Teaching resources

Service users and carers sometimes bring a challenging perspective to the classroom, offering psychosocial rather than medical interpretations, highlighting the harm that health services can do and drawing attention to failings in care. Such contributions need to be carefully crafted to stimulate, rather than crush students’ motivation to become competent and compassionate nurses. Where academic staff are involved in co-facilitating learning, they sometimes help by monitoring this issue and offering balance where it is required.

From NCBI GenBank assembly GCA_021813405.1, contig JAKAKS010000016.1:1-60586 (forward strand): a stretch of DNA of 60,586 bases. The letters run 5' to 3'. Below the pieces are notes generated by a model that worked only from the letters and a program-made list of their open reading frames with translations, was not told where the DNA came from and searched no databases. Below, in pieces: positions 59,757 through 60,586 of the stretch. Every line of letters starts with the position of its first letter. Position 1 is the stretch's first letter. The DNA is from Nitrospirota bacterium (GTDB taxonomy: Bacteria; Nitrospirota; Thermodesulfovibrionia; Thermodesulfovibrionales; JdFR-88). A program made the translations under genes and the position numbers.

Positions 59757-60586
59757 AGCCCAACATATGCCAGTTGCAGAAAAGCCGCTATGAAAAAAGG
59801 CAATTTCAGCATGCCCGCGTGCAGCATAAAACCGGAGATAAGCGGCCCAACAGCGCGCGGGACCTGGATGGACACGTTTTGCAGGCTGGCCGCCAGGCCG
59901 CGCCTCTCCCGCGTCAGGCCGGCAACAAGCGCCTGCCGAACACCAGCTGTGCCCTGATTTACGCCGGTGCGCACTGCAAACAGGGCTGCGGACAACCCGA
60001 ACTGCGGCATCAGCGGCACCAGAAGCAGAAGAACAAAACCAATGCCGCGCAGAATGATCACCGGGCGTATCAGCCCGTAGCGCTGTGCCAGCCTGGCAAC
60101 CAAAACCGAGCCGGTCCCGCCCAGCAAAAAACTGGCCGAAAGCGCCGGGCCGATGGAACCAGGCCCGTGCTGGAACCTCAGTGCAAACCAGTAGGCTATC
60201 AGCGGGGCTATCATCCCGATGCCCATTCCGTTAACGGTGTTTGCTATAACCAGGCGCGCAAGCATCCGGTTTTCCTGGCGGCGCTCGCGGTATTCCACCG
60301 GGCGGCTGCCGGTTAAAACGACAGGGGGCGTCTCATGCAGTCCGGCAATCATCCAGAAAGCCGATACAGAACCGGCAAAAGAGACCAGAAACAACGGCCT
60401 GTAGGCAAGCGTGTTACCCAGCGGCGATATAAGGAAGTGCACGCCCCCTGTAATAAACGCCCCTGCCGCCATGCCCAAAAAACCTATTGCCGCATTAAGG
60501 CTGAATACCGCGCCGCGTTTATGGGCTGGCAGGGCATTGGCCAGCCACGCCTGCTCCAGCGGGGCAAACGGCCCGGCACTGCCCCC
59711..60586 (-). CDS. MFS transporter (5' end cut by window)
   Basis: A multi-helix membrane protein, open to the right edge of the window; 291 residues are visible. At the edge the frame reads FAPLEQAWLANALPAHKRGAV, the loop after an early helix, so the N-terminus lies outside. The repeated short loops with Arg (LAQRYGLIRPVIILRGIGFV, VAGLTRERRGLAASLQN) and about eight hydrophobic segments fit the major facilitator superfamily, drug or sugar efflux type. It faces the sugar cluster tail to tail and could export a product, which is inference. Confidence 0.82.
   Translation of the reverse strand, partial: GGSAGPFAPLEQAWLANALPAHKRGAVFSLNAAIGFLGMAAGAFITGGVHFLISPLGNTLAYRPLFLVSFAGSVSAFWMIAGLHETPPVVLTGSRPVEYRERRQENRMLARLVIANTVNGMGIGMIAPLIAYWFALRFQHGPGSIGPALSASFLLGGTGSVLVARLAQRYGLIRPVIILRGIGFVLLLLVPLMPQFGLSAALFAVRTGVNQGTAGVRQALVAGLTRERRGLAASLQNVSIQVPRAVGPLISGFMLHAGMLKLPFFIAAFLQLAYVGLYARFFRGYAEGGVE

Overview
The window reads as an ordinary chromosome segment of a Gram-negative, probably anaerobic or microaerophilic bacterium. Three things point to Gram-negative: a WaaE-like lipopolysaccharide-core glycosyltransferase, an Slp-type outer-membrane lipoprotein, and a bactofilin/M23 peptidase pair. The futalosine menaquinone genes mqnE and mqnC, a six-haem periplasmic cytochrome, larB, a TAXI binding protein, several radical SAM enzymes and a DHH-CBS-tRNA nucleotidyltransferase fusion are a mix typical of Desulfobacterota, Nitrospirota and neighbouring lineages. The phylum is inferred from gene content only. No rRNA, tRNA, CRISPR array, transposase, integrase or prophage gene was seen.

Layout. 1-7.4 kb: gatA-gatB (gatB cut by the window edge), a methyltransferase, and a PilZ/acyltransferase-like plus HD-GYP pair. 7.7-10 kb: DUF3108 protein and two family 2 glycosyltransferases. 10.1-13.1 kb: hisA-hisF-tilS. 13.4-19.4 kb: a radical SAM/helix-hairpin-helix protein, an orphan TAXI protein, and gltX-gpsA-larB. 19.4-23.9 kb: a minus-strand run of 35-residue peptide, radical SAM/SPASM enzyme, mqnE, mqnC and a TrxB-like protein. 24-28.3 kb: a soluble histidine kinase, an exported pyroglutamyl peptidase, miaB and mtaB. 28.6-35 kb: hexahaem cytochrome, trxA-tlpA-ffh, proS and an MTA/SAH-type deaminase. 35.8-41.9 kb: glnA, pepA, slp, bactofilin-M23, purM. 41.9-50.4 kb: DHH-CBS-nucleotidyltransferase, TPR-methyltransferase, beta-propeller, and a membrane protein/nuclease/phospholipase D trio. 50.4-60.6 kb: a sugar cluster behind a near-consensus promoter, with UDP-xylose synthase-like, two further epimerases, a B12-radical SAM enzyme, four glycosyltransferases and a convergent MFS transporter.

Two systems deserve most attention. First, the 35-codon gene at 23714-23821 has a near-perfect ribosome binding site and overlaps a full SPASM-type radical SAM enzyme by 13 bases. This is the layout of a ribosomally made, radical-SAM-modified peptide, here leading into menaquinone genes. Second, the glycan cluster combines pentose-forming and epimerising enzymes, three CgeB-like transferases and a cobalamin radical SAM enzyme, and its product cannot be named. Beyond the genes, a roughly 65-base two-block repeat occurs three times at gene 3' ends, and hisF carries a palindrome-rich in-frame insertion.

Reasons for and against live presentations in comparison with recorded media are set out in this guide. A complete diet of online materials may be appropriate for an online course of study, but where academic staff appear ‘in the flesh’ in front of students, it is reasonable to expect the same principle will apply to service users and carers.

Re-usable learning objects


Websites that offer patient stories

A bibliography of first-person accounts of madness. See also the I Am Whole collection of stories written by people living with mental health issues.

Digital stories

 

Twitter

  • At the University of Greenwich, students are encouraged to follow user-led organisations or key individuals who bring a service user or carer perspective.